It’s time the egregious slight involving former New York Yankees‘ pitcher Mike Mussina and the Hall Of Fame is fixed.

Mike Mussina won 270 games in his big league career. That’s more wins than 46 pitchers who currently reside in the Baseball Hall of Fame have.

If he were elected to the HOF today, only 27 pitchers currently in the Hall would have more wins than him, and Mussina would, according to Baseball Reference, have more wins than Whitey Ford, Catfish Hunter, Jim Bunning, Pedro Martinez, Bob Feller, who are in the Hall, and we’ll stop there assuming you get the idea.

As far as I know, Mike Mussina carries no baggage, a la Roger Clemens with his entanglements to the use of PED’s, or Curt Schilling and his politically charged “career” since retiring. So, there’s nothing “strange” about his shunning, except that, perhaps, the writers have taken him for granted just as Orioles and Yankees fans may have done when he was pitching for them. And sometimes, that’s what happens when you do your job quietly and efficiently.

Including his post-season outings, Mike Mussina was less than 50 strikeouts away from reaching the 3,000 mark, a list that includes only 16 pitchers who have accomplished the feat. Plus, he is the only pitcher I can recall to lead the American League in starts (34), compiling a record of 20-9 and then quit the game (New York Yankees 2008). Which brings us back to “Moose” Mussina, whose story does not end with those 270 wins. Mussina lost only 153 games, placing his .638 win percentage ahead of such notables as Bob Feller (HOF), Andy Pettitte, Juan Marichal (HOF), Justin Verlander and, believe it or not, Cy Young (HOF).

Voting for induction to the HOF is subjective, as are all awards in baseball. The debate, for instance, on the voting for the 2017 NL MVP award is still raging with many wondering how Paul Goldschmidt, who led his team to the playoffs, could finish behind both Giancarlo Stanton and Joey Votto playing for losing teams (Marlins and Reds).

Plus, last year one writer who somehow will still get a ballot mailed to him for this year’s vote, Murray Chase, turned in a blank ballot with a note saying, “This ballot is intentionally sent in blank.” Of course, this is the same writer who wrote a column the next day titled, “Roger and Barry, this Bud’s for you.” This, while many of us would die to have a vote.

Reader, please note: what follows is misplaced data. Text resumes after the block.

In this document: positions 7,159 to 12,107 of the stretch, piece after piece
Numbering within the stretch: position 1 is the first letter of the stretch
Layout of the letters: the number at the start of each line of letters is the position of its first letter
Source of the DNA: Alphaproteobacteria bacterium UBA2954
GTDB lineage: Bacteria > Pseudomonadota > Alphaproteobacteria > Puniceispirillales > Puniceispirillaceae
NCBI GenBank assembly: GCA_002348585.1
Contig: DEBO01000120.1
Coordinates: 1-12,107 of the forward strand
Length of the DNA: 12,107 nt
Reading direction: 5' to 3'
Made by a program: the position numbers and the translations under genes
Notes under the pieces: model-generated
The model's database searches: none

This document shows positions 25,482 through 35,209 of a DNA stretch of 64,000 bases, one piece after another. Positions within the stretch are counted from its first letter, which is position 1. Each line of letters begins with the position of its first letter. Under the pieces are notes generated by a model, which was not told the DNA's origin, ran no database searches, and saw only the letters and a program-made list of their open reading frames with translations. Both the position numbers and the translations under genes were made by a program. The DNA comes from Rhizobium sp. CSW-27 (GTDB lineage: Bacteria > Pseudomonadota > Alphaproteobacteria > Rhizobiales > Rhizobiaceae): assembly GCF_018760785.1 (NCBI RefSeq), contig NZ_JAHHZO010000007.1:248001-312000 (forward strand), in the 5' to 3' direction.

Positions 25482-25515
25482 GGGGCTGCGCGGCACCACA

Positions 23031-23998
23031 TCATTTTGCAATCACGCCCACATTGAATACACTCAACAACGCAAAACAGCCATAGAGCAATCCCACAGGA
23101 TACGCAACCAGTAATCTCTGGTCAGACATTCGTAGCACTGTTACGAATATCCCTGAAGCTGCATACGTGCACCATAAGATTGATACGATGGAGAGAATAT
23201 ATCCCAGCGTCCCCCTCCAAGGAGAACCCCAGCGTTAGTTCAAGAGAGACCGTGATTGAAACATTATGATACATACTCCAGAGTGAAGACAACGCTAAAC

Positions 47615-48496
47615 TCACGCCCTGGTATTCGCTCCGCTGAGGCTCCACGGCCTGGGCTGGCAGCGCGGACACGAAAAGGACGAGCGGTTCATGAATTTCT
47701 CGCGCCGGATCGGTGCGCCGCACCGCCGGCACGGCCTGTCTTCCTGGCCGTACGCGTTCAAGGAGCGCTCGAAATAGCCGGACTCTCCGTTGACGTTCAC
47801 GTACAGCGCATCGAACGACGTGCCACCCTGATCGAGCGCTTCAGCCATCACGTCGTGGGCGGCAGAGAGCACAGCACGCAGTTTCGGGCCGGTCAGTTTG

So, the point is made. Mike Mussina, in the fifth of his 10 years of eligibility, is in the middle of a crapshoot and there is no assurance he or anyone else will get a fair hearing in the voting. Although there is a push to take a second look at those eligible to vote, including one intelligent column written by the Detroit News‘ Lynn Henningthe odds are that Mussina, along with the rest of us, will be resting peacefully by then.

New York Yankees

The good news, though, is that Mussina is on the upswing and gaining traction in the voting as seen in this chart put together by Mike Axisa, writing for CBS Sports:

2014: 20.3 percent
2015:
 24.6 percent
2016:
 43.0 percent
2017: 51.8 percent

Over the next six years, Mussina needs to repeat what he’s done since 2015 to reach the required 75 percent needed for induction to the HOF. As a player, Mussina always flew under the radar and he continues to do so now, giving the impression if it happens that’s fine, but if it doesn’t, his life with his family happily goes on.

Still, for someone as competitive as he was on the mound, earning the nickname “Moose” for his effort, Mussina has to be burning inside a bit.

A discussion on the YES Network clarifies the argument:

Most writers take their ballots seriously, and they endeavor to do the right thing. This December, they will have the chance to do so again. Hopefully, they will drill deeper into the career of Mike Mussina.  If they do, he should make a considerable leap towards the 75 percent mark securing his election to the Hall as a certainty in 2018.

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